With exponential growth each time the steel is folded, the swords get thousands of layers. For example, a sword folded 10 times would have a total of 1024 layers. A sword folded 13 times would have 8192 layers.

The end result is a strong blade, now free of the enormous amount of impurities it once possessed, made of traditional Tamahagane steel. All that will be missing is the treatments usually given to high quality swords, such as a clay tempering or a Hadori polishing.

Then, a beautiful and deadly blade made of the famous Tamahagane steel will have arrived in the world.

Tamahagane 3
Katana Tamahagane Steel with Hadori Polish Rosewood Saya With Buffalo Horn

History of Tamahagane Steel

Shaken from head to toe by wars, Japan was a peculiar country when it came to forging weapons and armor.

At first, the general norm around the world was swords of iron and bronze. These, a true marvel of their time, were used for many years, and became essential when facing less developed civilizations, offering a deadly advantage.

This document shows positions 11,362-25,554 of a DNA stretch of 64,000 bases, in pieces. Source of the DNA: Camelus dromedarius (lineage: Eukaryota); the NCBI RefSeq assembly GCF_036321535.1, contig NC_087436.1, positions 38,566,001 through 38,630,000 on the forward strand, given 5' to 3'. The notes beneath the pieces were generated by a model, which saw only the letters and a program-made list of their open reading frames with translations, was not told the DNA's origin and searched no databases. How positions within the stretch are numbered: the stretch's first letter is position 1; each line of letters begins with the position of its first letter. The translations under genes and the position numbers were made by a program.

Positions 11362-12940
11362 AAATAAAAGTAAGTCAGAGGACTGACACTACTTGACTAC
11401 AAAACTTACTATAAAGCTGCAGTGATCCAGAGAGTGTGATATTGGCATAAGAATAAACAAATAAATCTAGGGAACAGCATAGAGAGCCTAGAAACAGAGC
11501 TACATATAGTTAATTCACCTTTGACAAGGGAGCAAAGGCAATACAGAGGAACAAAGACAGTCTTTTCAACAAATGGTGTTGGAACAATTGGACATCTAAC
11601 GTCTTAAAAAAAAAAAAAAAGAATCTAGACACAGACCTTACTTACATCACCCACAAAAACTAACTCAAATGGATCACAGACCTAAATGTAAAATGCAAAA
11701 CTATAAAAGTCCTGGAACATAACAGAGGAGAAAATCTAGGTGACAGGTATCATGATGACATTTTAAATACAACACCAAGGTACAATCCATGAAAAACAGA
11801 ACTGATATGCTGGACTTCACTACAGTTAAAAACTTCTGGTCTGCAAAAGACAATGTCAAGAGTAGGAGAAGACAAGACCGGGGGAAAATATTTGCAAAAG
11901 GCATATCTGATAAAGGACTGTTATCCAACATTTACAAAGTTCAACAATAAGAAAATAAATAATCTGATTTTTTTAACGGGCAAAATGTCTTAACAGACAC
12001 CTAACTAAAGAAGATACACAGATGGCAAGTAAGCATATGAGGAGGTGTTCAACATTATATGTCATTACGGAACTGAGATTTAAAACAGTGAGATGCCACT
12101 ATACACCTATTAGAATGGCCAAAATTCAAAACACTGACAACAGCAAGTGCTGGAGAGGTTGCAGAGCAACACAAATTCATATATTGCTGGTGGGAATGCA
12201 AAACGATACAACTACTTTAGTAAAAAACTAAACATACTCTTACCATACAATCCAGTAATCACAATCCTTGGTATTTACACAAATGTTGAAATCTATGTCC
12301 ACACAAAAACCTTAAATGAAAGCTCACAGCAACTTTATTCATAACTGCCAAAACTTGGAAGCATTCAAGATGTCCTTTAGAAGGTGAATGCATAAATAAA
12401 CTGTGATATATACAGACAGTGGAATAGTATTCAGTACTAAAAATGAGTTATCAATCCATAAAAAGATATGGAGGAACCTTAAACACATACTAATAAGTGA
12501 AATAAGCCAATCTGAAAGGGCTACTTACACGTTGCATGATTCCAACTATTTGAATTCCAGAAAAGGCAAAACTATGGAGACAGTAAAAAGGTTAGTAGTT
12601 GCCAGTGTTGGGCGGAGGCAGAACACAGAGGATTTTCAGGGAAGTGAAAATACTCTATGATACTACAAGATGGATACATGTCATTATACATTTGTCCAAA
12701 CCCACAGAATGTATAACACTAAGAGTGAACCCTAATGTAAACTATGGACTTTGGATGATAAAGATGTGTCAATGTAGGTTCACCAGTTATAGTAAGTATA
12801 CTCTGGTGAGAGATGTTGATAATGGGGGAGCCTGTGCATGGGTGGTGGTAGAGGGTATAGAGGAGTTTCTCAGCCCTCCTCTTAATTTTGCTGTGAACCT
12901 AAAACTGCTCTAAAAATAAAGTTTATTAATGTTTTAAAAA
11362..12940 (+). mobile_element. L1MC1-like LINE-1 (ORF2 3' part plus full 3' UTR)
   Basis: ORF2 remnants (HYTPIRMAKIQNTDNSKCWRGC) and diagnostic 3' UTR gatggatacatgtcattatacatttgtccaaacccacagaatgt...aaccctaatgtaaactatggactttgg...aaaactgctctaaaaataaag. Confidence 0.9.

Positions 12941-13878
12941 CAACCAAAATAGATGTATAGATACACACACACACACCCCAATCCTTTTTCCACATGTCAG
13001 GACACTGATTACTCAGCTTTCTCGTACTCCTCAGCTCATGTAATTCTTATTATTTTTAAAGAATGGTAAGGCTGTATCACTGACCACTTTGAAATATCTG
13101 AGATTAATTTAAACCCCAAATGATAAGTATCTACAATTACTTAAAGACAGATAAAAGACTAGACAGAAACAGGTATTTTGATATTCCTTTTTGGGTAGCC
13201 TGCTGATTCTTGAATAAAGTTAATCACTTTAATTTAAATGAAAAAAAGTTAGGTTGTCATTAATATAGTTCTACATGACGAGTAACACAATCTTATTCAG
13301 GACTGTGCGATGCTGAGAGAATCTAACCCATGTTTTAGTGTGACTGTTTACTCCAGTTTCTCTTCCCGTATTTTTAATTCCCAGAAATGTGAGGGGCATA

The Japanese, for example, owe part of their success in taking over Japanese territory —before it was called Japan— to these swords.

However, over time, the advantages of a stronger and more resistant material, capable of holding a sharper edge, were discovered: steel. And, when steel forging became popular, the Japanese had a hard time with it.

While most advanced countries had access to easy-to-treat steel, Japan had to make do with what it had in its limited territory.

Around the 8th century, Japan’s ironmaking technology took a turn, from importing steel to using iron sand (satetsu) that they collected from Shimane —even today, iron sand for sword is still being collected there.

Because of the loose nature of the sand, it was difficult to use it to forge steel in a traditional furnace. To solve this, the Japanese developed a special furnace called the tatara.


What made the tatara special was the ability to melt the iron sand in stages. Unlike other methods, the charcoal was placed on top of the sand. In addition, the furnace was made of clay, so that it could be broken up once the melting was completed to remove the Tamahagane.